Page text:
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More than allergies: Histamine may be a possible drug target for multiple sclerosis

If you think histamines are your nemesis during allergy season, here's something that might change your perspective. New research published in the Journal of Leukocyte Biology ( shows that histamine could be an important molecule to developing new treatments for multiple sclerosis (MS). In the study, the scientists analyzed the role of histamine in an animal model of multiple sclerosis and found that histamine plays a critical role in preventing MS or lessening its effects.

"We hope that our study will help design new therapies for autoimmune diseases and in particular MS, for which there is still not a definitive cure," said Rosetta Pedotti, MD, Ph.D., a researcher involved in the work from the Neuroimmunology and Neuromuscular Disorders Unit at the Neurological Institute Foundation Carlo Besta in Milan, Italy.

Histamine is a neurotransmitter involved in allergic reactions and other physiological and pathological processes. It is best known for the role it plays in hypersensitivity reactions like allergies, and it generally works by dilating blood vessels and making vessel walls permeable so immune cells can move more easily. Scientists studied the direct effects of histamine and two similar molecules that bind specifically on histamine receptors 1 or 2. Using a mouse model of MS, researchers generated MS-causing T lymphocytes and then treated these cells with histamine or the two other molecules. The effects of these treatments were evaluated by T cell functions analysis including proliferation, cytokine production, intracellular signaling pathways activation, and adhesion to brain vessels. Results showed that histamine reduces the proliferation of myelin autoreactive T lymphocytes and the production of interferon-gamma, a crucial cytokine involved in brain inflammation and demyelination. Additionally, histamine reduced the ability of myelin autoreactive T cells to adhere to inflamed brain vessels, a crucial step in the development of MS.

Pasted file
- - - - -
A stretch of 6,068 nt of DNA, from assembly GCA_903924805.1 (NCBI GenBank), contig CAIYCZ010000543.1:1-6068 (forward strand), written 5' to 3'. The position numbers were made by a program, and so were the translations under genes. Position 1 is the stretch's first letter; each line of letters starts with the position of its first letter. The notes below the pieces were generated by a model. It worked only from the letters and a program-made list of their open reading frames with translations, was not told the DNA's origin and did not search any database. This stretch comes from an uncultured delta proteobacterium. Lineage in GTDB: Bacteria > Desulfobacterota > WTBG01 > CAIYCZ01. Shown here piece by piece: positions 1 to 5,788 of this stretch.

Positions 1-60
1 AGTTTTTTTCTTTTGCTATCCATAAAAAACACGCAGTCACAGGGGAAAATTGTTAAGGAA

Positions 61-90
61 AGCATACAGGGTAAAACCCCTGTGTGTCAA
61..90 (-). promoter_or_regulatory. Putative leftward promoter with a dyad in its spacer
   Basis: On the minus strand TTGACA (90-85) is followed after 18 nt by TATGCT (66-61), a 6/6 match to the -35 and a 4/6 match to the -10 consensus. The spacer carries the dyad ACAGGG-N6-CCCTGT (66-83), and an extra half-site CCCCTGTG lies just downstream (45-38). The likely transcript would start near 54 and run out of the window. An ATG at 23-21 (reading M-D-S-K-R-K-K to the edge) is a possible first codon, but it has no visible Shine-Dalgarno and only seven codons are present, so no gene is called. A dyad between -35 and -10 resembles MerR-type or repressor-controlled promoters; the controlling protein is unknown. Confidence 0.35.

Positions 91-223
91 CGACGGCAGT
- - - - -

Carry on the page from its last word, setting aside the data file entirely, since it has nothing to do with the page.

"This research is very exciting for several reasons. First, it points to unexpected connection between pathways involved in autoimmunity and allergy and suggests previously unrecognized connections between these very different types of immune responses. Second, while extending studies in animal models such as these to humans takes substantially more work, these new data point to a potentially novel drug target for MS and possibly other autoimmune or central nervous system diseases," said John Wherry, Ph.D., Deputy Editor of the Journal of Leukocyte Biology.


Contact: Cody Mooneyhan
Federation of American Societies for Experimental Biology

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